Pioneer life in the Benton Co. WA area
‘Dad’ Owens Knew Something About Everything
By BURTON 0. LUM
Tri-City Herald, Sunday, November 13, 1960, page 13.
De Witt Owen, Pasco’s “Dad Owens” was one of its most jovial and well liked early citizens. A tall, stopped, man, he resembled “Father Time.” A tremendous long graying beard covered his face. His twinkling Welsh blue eyes beamed out through a thicket of whiskers. His bold sunburnt and freckled head was seldom covered by a hat or cap. His forebearers had come from the New England state to Iowa in the early days.
He grew to manhood in Iowa before the Civil War. A natural mechanic, he was an expert in most of the crafts. When the Civil War began, because of his various abilities, he was not sent to the battle front. He was to fill in at home in any capacity needed.
The war ended. He married the town’s belle and started a fruit tree nursery. Young De Witt threw his talents into the business. It prospered under his operation.
Life was rosy for the young couple. A blessed event was expected. Sorrow struck as the young wife died in childbirth. De Witt Owen was crushed. He was an only child, his parents had both passed away shortly before the war. He sold everything of value he possessed and joined a wagon train for the Oregon Country.
Arriving in Salem, he sought employment. A fabulous gold strike had just been made in Idaho. Stern wheel boats were being built above the Celilo Falls of the Columbia. They were to ply up the Columbia and the Snake to Idaho. He secured employment in the construction of these stern wheelers. As a mill wright he took many trips on these vessels.
He became interested in Indian Curios. There was one location on the Columbia near the mouths of the Yakima and the Snake that was very rich in Indian Curios and Artifacts. He settled on this spot to ply his hobby.
When the Northern Pacific Railway Co. selected this location for the site of its division point and called it Pasco, he was on the ground floor. He helped with the various buildings then purchased lots in the newly platted townsite. He constructed cottages to rent to the railroad employees and also built a cottage for himself containing a large room for his Indian Curios.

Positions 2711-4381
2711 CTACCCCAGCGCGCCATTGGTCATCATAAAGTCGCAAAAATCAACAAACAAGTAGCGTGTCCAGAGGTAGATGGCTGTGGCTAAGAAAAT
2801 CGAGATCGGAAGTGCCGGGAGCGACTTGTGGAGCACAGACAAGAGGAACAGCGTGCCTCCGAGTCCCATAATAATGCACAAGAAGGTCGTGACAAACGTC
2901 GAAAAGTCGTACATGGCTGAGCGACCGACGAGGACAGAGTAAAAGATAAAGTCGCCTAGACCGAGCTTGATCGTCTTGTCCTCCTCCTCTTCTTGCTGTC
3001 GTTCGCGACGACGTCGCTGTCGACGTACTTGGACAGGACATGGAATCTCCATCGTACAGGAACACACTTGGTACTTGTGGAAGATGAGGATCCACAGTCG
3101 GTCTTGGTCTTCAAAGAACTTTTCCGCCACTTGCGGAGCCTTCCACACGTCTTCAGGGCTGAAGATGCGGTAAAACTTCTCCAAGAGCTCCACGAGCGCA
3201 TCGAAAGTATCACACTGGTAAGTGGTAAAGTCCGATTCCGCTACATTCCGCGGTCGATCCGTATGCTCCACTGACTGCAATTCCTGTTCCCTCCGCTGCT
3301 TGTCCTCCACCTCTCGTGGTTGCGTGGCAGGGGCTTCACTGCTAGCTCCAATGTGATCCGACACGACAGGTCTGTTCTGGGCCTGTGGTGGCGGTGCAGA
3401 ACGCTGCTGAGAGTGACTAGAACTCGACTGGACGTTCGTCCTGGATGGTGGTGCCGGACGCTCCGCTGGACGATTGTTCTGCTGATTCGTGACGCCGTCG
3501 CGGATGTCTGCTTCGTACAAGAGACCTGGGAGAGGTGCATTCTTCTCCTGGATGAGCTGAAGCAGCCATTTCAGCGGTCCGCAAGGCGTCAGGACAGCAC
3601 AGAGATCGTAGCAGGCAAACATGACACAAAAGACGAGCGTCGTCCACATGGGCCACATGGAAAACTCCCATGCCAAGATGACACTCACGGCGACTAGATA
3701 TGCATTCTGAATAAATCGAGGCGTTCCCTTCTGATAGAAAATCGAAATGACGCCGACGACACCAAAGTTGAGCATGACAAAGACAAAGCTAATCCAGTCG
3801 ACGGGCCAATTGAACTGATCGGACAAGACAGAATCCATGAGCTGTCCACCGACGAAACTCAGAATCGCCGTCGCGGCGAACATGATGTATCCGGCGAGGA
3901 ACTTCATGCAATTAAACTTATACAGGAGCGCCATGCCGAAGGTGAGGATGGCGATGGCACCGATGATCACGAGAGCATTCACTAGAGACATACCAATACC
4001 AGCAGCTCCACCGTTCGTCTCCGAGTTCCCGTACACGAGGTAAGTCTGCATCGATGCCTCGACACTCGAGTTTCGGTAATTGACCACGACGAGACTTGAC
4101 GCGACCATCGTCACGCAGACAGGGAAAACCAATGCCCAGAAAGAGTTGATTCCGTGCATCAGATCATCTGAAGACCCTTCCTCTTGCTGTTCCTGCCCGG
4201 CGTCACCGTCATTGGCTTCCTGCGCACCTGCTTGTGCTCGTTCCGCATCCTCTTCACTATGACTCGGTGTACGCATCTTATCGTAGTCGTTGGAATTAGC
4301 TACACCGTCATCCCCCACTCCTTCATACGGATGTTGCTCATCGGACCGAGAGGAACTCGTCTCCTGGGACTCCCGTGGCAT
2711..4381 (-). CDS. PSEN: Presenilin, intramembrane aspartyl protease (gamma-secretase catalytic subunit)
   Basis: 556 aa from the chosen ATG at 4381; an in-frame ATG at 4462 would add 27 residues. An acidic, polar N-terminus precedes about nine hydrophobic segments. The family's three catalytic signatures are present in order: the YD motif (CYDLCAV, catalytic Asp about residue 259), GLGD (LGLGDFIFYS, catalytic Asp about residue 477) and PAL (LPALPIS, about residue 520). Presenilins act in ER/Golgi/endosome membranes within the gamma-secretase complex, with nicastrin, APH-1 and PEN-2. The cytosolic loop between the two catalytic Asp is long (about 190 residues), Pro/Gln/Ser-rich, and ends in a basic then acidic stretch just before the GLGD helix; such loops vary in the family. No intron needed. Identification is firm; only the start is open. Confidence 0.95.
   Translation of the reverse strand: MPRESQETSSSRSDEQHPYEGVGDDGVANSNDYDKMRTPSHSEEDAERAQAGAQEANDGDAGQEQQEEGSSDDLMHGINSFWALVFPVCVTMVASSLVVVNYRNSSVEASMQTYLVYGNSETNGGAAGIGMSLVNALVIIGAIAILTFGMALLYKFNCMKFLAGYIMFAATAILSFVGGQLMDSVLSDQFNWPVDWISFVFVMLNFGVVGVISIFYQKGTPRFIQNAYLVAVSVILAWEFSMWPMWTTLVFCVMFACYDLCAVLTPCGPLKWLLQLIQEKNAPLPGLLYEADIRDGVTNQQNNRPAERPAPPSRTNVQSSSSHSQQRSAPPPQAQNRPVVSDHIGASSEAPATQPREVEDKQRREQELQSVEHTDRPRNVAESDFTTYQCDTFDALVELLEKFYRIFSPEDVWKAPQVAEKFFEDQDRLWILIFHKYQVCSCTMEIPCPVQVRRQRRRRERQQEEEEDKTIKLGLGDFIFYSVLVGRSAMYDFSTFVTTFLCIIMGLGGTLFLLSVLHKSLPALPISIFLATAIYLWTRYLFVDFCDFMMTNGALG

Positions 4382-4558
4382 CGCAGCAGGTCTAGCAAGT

Tiring of batching, he wrote glowing reports to his niece Miss Peace. She was graduating from a leading Boston art school. She came West to see him. Arriving on the night train, she was met by her uncle. The next morning she arose early to view the landscape that her uncle had so glowingly described in his letters. She stood on the front porch gazing out on the thick sagebrush, sand, prickle pears, alive with horned toads and lizards. Uncle approached, she turned and said, “Where is the timber you wrote about?” Pointing to the sagebrush he said, “That’s it. It isn’t very tall but it is quite thick.” His niece did not panic at the situation. She visualized an art studio built in their cottage wherein she could finish and hang her canvases depicting the wild, hideous, unconquered aspects of the now existing scenes. Her huge trunk contained an ample supply of art materials, brushes, crayon, pencils, canvases, academy board and a china kiln. Uncle De Witt built the studio.
The culture of Boston had entered the Wild and Wooley West at Pasco. Pasco was booming. The studio boomed. A romance was booming. Miss Peace, his niece, was losing her heart to young Civil Engineer Rockwell of Cornell University who had just finished his task of laying out the Kennewick Ditch. His engineering ability displayed in this project was outstanding. He was called to California to take charge of a large proposed irrigation project. Miss Peace sold her studio. They were married and left for California.
Uncle De Witt would not leave Pasco. He ate his meals across the street at the Pasco House. “Dad Owens” was always ready to give a helping hand. Many sought his aid in solving their problems.
Pasco’s leading grocer was annoyed by his neighbor’s large dog. The dog was too familiar with the grocer’s sidewalk vegetable display. The grocer asked “Dad” what he should do. Dad said, “I will take care of it for you Bill.” The next morning bright and early “Dad” stood nonchalantly near the sidewalk vegetable display carrying on old walking stick, the lower end of which he had broomed up and soaked in turpentine.
Soon the dog came to pay his respects. “Dad” poked the dog with the turpentine soaked end of the cane. The canine leaped high into the air emitting a howl “longer than a Missouri wagon tongue.” He landed on his haunches and skidded along on the splintery wooden sidewalk yelping Oo-ya, Oo-ya, Oo-ya! Do you know? They could never make that dog walk on that side of the street again.Return to Index of Burton Lum Articles